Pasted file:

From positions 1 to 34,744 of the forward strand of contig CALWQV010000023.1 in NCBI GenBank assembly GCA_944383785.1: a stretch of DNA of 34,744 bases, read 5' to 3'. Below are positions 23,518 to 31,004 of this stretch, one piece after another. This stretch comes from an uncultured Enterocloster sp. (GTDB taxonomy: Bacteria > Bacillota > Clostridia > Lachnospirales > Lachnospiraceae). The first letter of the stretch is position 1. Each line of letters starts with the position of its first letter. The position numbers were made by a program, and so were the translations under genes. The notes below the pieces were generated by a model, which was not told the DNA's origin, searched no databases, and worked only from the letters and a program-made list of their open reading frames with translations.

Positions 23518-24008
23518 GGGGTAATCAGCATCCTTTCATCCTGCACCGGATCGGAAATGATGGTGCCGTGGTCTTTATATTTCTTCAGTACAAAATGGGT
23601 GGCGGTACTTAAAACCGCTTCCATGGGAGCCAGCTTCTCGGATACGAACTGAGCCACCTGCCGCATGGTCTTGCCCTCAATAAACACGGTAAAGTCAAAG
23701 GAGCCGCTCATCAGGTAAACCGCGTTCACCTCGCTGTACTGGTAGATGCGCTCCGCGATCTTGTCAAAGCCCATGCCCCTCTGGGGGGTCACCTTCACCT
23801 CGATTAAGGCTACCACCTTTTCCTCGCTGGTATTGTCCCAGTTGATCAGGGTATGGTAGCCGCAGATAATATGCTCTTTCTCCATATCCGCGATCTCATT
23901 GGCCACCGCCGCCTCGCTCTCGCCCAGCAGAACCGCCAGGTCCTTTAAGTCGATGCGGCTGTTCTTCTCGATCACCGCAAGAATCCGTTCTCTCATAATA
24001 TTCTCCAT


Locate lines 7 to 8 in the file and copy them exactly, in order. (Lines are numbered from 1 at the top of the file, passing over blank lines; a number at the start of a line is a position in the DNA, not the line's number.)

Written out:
23901 GGCCACCGCCGCCTCGCTCTCGCCCAGCAGAACCGCCAGGTCCTTTAAGTCGATGCGGCTGTTCTTCTCGATCACCGCAAGAATCCGTTCTCTCATAATA
24001 TTCTCCAT